RUNAWAYS #7 by Rainbow Rowell, Kris Anka, and Matthew Wilson
Art
Characterization
Plot
Summary
Rainbow Rowell, Kris Anka, and Matthew Wilson have masterfully crafted RUNAWAYS #7. From plot, to characterization, to art, this issue may just be one of the best of the reboot so far. Pair that with a unique tale about superheroes on their days off, and you have a story set for greatness.
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RUNAWAYS couldn’t exist without the shared sense of family between its characters. They may not like each other at times. They may gripe and fight very openly in public. However, at the end of the day, they still belong together. This only makes sense. After all, they did watch their parents murder an innocent girl. This small group of teens and young adults really only has each other. However, none of the comics have truly focused on this family aspect. It has always crept into their many story arcs, but no writers have truly explored it. That is, no writers until Rainbow Rowell. Her approach to RUNAWAYS #7 puts the focus squarely on the everyday life of the team, and it is an utter joy to watch.

After the defeat of Molly’s cat-loving grandmother, the Runaways have taken some much-needed downtime. Considering that they have no food at the Hostel, though, Chase and Nico decide they need jobs. Meanwhile, Karolina prepares for the arrival of her girlfriend, and Gertrude has a heart-to-heart with Victor’s robot head. Most importantly, though, Molly returns to school. With Chase and Nico subbing in at her parent-teacher conferences, nothing could go wrong. Right?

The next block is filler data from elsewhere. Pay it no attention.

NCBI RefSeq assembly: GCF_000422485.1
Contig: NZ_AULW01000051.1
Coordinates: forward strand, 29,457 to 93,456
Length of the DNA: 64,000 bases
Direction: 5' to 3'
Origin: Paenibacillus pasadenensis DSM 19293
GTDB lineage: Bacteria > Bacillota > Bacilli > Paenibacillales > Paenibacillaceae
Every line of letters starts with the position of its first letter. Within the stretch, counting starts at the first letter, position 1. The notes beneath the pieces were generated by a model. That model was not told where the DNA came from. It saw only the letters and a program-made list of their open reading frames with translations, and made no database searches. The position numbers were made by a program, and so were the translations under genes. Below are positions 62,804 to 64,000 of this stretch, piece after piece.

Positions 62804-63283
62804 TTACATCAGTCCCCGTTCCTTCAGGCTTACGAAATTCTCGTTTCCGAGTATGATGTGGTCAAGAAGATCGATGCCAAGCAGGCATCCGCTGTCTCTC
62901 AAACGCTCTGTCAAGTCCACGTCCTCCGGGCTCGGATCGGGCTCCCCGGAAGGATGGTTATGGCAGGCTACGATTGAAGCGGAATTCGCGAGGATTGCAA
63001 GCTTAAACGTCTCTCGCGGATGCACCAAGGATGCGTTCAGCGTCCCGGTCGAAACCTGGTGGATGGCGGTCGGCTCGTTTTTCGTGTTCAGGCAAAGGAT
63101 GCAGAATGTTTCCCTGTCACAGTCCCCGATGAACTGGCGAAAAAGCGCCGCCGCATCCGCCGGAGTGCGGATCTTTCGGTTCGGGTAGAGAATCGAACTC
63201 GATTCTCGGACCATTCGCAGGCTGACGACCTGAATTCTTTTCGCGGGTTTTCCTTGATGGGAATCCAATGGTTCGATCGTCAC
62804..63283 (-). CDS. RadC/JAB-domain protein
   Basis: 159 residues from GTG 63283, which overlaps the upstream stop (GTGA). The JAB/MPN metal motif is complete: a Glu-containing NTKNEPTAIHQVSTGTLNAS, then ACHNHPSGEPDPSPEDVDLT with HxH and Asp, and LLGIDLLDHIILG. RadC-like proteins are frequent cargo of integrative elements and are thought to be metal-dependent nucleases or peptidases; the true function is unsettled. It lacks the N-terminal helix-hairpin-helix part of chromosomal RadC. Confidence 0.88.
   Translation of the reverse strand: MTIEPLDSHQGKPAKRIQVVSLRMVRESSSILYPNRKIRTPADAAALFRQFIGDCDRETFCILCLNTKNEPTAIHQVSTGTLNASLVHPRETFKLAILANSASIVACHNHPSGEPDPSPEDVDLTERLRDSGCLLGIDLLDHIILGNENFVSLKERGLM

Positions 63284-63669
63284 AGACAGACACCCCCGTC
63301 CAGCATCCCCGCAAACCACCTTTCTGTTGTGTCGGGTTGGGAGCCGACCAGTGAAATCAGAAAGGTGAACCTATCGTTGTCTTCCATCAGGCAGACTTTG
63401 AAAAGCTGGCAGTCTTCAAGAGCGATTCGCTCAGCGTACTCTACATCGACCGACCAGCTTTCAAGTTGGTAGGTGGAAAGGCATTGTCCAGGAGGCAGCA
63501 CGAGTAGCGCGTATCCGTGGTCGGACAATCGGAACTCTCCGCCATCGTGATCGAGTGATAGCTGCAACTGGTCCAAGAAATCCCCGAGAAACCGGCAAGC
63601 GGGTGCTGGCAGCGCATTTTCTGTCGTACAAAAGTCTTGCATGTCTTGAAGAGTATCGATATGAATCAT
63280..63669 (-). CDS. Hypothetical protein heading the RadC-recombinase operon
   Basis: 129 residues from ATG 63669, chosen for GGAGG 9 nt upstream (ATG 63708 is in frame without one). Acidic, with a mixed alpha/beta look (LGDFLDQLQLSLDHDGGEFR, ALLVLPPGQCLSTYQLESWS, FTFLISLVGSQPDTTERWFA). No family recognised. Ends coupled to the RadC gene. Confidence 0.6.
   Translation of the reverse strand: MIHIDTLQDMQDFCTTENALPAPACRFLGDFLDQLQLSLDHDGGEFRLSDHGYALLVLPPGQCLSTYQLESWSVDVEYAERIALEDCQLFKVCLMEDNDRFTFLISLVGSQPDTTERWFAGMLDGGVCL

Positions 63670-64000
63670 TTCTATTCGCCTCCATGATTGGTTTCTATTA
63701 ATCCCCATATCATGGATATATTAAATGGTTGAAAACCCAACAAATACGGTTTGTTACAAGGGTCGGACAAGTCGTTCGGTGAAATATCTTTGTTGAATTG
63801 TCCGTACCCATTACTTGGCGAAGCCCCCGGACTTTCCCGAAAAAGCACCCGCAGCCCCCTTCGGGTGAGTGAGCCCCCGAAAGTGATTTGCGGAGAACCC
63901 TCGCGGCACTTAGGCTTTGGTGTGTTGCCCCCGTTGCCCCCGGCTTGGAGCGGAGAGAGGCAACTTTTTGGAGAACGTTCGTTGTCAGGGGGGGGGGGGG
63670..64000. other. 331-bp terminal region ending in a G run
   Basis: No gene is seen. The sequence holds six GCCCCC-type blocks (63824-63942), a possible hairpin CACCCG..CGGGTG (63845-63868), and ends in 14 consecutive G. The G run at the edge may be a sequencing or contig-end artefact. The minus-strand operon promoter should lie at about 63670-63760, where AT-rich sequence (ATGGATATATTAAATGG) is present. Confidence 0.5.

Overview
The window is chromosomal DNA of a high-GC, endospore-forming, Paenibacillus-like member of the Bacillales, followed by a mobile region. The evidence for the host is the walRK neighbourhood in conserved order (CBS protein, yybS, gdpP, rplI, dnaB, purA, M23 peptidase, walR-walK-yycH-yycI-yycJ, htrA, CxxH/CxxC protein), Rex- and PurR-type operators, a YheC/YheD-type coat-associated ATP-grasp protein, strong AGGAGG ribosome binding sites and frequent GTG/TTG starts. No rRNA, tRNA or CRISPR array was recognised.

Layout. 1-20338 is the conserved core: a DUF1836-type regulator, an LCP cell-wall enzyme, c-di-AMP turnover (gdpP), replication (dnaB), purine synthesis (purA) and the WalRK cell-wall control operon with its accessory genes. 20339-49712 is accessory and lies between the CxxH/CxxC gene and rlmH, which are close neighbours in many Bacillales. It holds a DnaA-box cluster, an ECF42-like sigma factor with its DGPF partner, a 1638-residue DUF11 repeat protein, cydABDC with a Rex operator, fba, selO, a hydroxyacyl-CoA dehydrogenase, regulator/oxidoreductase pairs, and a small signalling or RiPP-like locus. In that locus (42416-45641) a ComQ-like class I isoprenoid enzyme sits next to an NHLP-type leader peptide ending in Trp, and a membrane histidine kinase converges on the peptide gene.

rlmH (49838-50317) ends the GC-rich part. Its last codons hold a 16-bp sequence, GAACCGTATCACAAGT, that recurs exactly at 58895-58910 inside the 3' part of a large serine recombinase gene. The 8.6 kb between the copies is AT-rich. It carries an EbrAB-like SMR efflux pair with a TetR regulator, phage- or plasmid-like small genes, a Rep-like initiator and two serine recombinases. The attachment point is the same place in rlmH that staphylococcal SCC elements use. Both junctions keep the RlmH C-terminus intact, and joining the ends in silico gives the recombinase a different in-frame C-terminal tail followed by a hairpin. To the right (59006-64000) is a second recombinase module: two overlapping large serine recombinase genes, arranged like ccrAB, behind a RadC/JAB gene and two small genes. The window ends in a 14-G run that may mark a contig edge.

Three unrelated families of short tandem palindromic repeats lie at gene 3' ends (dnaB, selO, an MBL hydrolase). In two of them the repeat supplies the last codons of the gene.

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The Charm of the Everyday

RUNAWAYS #7, Page 1. Courtesy of Marvel Comics

When you think of superheroes, you typically picture burly human beings punching crime in the face. While this particular action focused storyline does provide a number of compelling narrative threads, there is so much more to the genre. Very few writers actively tackle the heroes after the heroing is done. Stories like OLD MAN LOGAN breach into that territory, but not many felt like they covered “a day in the life.”

RUNAWAYS #7, then, is rather special. Set in a modern setting, our heroes’ biggest threats come from very relatable sources. Chase has to find a job, and like all high school dropouts with no prior work experience, he has a hard go of it. Nico struggles to adapt to a life away from the Avengers, where magic can’t solve every issue. Not a whole lot happens in this issue. However, I never once felt bored. Rowell gives readers an experience that feels so unique.

We get to see past the glitz and glamour of the tights and capes community. This issue reinforces the fact that these kids are real human beings, facing real human problems. They simply have some extra superhuman issues thrown in for good measure. The tone comes across as beautifully light, and the story feels charming as it explores this life behind the hero game.

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Robot Haircuts

RUNAWAYS #7, Page 2. Courtesy of Marvel Comics

The only way a story like this could work, though, is through solid characterization. Thankfully, Rowell nails it. RUNAWAYS #7 really feels like a team book because each character has their moment of focus. Each of them has the opportunity to speak their mind to the reader, which is so important to solidify personality. Rowell manages to balance the characterization by filling the pages with small moments between the characters. There is brief exposition throughout, which showcases Rowell’s brilliant writing. Seriously, the opening section which has Nico contemplating the Staff of One’s effect on her had the perfect tone and atmosphere.